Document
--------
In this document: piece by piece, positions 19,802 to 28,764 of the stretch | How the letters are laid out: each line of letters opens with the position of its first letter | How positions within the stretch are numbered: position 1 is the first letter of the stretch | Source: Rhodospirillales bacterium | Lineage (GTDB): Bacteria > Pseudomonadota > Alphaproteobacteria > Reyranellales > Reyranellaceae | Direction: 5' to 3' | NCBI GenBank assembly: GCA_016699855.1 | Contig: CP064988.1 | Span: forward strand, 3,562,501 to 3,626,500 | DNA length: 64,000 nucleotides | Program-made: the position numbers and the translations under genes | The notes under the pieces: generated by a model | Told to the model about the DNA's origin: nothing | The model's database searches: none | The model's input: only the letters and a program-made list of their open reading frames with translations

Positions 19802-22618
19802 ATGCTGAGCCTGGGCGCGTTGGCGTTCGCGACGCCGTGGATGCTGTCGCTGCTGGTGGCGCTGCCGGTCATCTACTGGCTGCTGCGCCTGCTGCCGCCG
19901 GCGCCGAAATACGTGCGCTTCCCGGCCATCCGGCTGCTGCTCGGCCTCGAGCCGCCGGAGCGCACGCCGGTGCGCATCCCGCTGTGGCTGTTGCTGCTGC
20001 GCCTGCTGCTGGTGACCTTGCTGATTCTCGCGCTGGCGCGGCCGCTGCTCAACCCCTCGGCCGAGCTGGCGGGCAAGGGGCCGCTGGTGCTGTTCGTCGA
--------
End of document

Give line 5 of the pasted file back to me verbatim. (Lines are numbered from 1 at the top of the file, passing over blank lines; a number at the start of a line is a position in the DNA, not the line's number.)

20001 GCCTGCTGCTGGTGACCTTGCTGATTCTCGCGCTGGCGCGGCCGCTGCTCAACCCCTCGGCCGAGCTGGCGGGCAAGGGGCCGCTGGTGCTGTTCGTCGA